Rainy weather closing in on Indian rescuers trying to reach trapped men

The workers, from some of India's poorest states, have been stuck in the 4.5 km tunnel in Uttarakhand state since it collapsed on Nov 12

Saurabh Sharma, Reuters
Published : 27 Nov 2023, 06:38 AM
Updated : 27 Nov 2023, 06:38 AM

Wet weather expected on Monday could mean more complications for the rescue of 41 construction workers trapped in a tunnel in the Indian Himalayas for more than two weeks but rescue leaders said they are prepared to deal with it.

The workers, from some of India's poorest states, have been stuck in the 4.5 km (3 miles) tunnel in Uttarakhand state since it collapsed on Nov 12.

Bad weather was approaching with thunderstorms, hail and lower temperatures expected in the mountains but rescue organisers said they would handle it.

"They are trained in working in every situation so that's not a worry for us," said Mahmood Ahmad, managing director of the NHIDCL company, which is building the tunnel and helping with the rescue, referring to rescue teams.

The 41 trapped men have been getting food, water, light, oxygen, and medicines through a narrow pipe but efforts to dig them a tunnel to bring them out have run into a series of snags.

Rescuers trying to drill a tunnel horizontally through the rocks trapping the men have been plagued by damage to their machinery and have resorted to drilling by hand, after clearing away the broken equipment.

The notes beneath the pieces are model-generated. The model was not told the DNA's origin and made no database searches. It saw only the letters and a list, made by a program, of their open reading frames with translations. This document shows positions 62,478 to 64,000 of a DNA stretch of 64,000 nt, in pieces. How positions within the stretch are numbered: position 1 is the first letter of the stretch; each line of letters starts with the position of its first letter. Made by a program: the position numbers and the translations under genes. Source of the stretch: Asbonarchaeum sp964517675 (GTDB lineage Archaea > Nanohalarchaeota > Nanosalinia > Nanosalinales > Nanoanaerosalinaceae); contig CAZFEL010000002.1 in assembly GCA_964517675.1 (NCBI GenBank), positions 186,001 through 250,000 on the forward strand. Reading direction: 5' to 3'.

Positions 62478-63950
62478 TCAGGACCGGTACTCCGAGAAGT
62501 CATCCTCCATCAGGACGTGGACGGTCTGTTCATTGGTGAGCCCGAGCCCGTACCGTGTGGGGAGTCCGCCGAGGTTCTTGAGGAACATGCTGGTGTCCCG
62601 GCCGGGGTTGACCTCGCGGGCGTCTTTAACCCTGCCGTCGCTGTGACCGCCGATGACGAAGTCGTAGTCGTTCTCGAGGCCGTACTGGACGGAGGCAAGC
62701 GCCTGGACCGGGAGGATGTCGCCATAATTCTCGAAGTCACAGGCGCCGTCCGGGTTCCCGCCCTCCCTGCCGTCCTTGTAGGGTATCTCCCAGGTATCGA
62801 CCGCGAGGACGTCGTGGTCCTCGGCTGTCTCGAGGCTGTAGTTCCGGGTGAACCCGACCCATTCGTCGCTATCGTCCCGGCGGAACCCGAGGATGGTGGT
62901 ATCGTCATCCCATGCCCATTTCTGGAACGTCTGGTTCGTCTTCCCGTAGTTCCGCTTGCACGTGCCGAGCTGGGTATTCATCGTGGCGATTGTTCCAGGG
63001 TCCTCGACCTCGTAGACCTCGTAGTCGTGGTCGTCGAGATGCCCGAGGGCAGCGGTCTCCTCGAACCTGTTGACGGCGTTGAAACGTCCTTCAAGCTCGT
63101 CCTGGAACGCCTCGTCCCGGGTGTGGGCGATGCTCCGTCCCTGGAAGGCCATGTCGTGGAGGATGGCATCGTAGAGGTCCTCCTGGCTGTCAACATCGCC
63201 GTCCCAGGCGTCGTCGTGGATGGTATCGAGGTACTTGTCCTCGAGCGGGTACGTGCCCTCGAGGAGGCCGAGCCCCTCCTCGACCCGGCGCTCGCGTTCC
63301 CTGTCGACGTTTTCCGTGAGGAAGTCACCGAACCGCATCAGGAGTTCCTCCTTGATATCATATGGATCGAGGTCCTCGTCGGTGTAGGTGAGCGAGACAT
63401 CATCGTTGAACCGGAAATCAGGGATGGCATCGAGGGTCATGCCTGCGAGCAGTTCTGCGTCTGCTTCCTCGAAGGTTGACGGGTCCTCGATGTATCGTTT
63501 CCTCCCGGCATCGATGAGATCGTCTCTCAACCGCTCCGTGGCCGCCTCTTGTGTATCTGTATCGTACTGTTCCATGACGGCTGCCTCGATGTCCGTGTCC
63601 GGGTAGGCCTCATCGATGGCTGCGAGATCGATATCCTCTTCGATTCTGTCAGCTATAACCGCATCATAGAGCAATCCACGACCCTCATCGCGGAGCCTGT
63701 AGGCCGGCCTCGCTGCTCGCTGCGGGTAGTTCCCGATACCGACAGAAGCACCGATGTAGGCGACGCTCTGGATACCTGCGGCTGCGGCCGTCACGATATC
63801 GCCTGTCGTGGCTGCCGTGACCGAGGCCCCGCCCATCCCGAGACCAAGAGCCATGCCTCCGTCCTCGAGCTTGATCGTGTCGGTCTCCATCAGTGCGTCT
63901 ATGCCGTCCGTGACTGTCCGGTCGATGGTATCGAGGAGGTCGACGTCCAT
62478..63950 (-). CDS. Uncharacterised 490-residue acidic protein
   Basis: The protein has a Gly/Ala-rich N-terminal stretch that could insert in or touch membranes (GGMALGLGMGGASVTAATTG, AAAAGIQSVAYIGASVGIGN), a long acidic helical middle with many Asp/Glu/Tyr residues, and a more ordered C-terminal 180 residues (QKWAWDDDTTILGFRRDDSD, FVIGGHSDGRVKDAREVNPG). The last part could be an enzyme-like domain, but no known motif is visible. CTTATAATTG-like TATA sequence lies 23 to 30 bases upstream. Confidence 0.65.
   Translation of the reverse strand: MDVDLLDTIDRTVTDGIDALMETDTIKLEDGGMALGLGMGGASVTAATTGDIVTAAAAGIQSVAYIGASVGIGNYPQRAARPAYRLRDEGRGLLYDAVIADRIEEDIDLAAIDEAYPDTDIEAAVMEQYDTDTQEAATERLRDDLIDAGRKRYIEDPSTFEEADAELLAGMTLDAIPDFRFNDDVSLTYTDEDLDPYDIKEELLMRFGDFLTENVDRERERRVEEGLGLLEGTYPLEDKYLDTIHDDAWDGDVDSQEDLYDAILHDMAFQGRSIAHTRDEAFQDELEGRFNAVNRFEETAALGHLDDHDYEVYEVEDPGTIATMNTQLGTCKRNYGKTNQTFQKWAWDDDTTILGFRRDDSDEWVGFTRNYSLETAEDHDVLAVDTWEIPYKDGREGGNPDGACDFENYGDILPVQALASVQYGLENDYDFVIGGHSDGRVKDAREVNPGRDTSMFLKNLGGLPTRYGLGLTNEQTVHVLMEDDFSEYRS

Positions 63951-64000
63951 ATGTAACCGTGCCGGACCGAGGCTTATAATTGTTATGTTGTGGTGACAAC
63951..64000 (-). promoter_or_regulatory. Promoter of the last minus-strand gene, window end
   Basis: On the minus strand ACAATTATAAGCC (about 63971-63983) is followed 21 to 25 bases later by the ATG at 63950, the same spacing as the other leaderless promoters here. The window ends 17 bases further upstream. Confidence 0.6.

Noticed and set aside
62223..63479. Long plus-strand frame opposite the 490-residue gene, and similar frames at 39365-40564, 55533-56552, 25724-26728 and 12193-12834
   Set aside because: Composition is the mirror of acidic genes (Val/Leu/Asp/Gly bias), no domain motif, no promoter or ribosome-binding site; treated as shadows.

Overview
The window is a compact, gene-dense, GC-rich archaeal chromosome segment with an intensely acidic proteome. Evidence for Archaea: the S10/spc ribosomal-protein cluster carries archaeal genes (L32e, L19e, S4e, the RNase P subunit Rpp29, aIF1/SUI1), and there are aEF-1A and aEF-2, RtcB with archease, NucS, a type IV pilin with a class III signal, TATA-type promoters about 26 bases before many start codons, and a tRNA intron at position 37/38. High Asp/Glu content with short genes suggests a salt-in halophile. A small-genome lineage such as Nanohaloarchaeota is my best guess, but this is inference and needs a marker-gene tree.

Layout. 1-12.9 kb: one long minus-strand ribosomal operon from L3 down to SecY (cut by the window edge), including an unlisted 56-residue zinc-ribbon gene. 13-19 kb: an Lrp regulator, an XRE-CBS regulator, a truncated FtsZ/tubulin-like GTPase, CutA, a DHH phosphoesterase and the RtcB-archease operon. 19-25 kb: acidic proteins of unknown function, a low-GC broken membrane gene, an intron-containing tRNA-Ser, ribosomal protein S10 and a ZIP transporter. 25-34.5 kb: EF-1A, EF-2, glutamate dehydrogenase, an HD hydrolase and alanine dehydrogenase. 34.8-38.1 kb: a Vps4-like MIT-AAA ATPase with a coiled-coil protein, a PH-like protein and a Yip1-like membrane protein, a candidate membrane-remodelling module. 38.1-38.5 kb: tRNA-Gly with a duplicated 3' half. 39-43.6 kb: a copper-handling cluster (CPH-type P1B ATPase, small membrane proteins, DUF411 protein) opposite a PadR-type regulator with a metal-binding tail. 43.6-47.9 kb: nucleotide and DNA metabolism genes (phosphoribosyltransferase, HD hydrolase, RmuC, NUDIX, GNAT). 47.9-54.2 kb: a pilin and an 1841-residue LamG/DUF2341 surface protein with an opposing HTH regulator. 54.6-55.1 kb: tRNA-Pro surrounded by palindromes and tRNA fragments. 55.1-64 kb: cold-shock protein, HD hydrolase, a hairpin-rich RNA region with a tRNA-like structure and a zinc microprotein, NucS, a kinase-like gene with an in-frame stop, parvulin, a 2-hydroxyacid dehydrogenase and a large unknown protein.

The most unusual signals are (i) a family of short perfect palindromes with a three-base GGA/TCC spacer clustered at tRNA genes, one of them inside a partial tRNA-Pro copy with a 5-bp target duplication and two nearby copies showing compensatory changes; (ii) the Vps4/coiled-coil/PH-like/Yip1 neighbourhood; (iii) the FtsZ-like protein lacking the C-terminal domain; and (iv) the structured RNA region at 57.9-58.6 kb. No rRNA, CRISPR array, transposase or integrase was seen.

On Sunday, they opened another route to the men, aiming to drill a shaft straight down from the top of the mountain above them to get them out.

"Difficulties will come, difficulties have been coming, but we are prepared for it," said Jasvant Kapoor, a general manager of the SJVNL drilling company which is in charge of the new shaft.

As well as the thunder and hail, cold weather is setting in with a minimum of 9 degrees Celsius (48.2 degrees Fahrenheit) expected on Monday.

The tunnel is part of the Char Dham highway, one of Prime Minister Narendra Modi's most ambitious projects, aimed at connecting four Hindu pilgrimage sites through 890 km of roads.

Authorities have not said what caused the initial cave-in that trapped the men as they were nearing the end of their night shift but the region is prone to landslides, earthquakes, and floods.